Sitting in My Box: Back to Basics Play for Babies, Toddlers, & Children of All Ages Encouraging Imagination & Creative Thinking
I almost did not write this post this until one evening while enjoying a snack of black beans my daughter ventured into the living room to gather up some bins I had left out from our new IKEA sensory table. She then proceeded to use the bin as her seat in the kitchen to enjoy her snack. Apparently she thinks our kitchen is a BYOSE #BringYourOwnSeatEstablishment.
She was delighted. Delighted in herself. Delighted in the box. Delighted with her snack. Just delighted.
Her joy in the simplicity of sitting in a box gave me pause. Sometimes when we as moms are so focused on providing our children beautiful, aesthetically engaging, intellectually stimulating, creative invitations to play we forget about the simple stuff. I had to ask myself when was the last time I left out a box for LMF to use as a playground? I was embarrassed by the answer.
I took the photos for this post when LMF was 11 months old. A very large Amazon box arrived to our home & Little Miss F was fascinated by the sound of the brown packing paper. It was a great moment captured in blurry and mostly out of focus photos (mom error!). I wanted to use the images to chat about the importance of open ended play. Then, time passed, schedules got busy, then busier. And I just didn't get around to writing.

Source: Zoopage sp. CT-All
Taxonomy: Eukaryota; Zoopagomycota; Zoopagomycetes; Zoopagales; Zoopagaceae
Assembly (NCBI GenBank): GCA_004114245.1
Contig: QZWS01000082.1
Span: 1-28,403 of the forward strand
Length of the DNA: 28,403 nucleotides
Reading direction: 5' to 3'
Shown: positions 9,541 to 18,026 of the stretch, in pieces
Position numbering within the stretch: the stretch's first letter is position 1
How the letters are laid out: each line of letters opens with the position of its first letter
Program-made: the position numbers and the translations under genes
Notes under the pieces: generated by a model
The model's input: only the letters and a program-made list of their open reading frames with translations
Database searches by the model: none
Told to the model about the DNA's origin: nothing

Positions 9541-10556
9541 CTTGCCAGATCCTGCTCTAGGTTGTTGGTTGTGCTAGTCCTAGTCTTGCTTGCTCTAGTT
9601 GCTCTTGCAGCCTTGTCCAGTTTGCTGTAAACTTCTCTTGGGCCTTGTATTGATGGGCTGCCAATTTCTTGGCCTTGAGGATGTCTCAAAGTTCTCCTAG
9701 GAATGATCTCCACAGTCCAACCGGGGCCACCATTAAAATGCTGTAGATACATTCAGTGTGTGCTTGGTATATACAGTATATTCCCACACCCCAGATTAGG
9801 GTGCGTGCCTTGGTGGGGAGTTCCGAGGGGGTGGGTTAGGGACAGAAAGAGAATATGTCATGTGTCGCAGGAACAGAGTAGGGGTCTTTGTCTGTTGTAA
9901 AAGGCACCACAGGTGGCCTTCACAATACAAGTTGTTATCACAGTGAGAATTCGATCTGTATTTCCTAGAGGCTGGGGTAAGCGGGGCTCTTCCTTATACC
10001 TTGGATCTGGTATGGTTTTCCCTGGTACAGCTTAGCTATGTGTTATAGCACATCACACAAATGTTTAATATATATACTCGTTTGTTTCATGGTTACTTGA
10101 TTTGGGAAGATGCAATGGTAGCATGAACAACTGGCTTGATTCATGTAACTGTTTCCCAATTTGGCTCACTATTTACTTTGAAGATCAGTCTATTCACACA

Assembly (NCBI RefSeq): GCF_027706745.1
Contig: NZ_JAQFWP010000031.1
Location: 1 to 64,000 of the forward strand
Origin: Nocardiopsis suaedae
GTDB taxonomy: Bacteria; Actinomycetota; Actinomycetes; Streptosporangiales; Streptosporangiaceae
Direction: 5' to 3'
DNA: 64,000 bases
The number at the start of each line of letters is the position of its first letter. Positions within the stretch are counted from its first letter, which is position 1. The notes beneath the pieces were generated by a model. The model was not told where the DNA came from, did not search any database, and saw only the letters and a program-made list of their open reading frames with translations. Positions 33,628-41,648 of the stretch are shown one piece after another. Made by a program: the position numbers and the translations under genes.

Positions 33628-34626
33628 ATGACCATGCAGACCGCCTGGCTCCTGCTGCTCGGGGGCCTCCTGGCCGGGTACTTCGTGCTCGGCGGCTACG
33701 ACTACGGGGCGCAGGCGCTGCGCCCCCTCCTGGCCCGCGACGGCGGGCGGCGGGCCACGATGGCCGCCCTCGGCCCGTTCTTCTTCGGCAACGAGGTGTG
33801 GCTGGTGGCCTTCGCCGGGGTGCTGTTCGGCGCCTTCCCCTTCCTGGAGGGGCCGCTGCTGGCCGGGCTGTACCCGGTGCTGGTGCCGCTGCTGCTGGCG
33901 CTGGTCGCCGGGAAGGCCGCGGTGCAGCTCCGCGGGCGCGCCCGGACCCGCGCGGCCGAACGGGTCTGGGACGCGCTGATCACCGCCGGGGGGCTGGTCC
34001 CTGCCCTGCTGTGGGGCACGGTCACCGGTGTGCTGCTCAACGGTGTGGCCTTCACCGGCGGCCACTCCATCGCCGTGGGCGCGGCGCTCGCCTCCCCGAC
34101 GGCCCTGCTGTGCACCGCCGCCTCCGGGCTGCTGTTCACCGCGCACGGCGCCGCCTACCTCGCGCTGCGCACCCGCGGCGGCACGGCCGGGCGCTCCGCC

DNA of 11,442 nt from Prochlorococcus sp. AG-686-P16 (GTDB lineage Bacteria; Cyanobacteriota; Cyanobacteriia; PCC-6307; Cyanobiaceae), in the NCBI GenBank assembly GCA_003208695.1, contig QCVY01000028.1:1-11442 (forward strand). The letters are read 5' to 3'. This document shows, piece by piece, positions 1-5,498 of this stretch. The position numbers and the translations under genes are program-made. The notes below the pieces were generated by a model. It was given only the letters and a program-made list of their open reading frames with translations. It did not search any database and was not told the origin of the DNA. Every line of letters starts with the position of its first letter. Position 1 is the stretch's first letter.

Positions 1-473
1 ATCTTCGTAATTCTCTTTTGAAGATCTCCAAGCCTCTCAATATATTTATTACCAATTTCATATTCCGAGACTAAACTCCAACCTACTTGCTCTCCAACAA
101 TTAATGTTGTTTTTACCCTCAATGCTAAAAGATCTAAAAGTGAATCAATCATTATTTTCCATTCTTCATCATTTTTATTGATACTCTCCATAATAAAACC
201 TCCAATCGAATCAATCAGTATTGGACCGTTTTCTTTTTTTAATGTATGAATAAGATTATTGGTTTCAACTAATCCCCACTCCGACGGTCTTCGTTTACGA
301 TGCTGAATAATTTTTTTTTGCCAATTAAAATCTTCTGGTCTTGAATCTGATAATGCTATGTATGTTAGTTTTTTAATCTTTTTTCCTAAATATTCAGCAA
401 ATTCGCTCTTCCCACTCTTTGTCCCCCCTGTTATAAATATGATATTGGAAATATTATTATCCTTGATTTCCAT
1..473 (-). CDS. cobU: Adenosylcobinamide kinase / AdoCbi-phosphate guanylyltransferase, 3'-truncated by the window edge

If you are looking for some good curricular connections I highly recommend the text Sitting in My Box written by Dee Lillegard and illustrated by Jon Agee. It is an old favorite. I also suggest Antoinette Portis’s the Not a Box.
These books gesture towards (perhaps more for the benefit of the adults than the children who read them) the power and importance of open ended play. There is a whimsical beauty to the imagination of the main characters in both books. And there is a strong message within each text. Sometimes we just need to let children be kids and create their own play.
Safety Reminders: Adult supervision is highly recommended for all of the activities, ideas, and materials featured on this blog. As parents, guardians, and caregivers, you know your children best and your own comfort level with the different suggested activities. Littleredbarn is not responsible for any injury or damage from reproducing the activities, materials, or ideas from this blog.